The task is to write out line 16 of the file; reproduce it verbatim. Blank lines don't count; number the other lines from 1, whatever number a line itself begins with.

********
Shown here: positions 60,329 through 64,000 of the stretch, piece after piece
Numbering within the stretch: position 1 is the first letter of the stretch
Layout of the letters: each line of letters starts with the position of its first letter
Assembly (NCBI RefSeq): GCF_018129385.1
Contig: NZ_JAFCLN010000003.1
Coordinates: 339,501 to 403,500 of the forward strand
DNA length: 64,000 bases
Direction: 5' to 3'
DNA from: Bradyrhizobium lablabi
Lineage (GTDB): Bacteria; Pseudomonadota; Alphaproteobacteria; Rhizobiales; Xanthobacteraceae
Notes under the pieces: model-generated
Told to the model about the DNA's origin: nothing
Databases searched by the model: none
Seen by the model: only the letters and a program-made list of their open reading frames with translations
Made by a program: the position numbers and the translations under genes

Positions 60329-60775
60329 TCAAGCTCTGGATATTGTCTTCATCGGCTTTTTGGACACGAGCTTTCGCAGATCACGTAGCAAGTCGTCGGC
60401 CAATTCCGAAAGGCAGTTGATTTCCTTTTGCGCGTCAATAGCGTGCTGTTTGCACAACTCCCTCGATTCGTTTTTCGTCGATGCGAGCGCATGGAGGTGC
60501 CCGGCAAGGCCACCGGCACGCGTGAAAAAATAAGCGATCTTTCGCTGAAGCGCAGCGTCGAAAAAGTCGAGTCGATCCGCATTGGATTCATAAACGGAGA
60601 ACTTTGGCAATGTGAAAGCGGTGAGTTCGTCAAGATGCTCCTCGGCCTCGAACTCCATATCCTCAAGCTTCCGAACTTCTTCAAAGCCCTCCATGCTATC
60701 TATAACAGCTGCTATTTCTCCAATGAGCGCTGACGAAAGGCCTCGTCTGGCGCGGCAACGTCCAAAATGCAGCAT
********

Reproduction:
Positions 60329-60775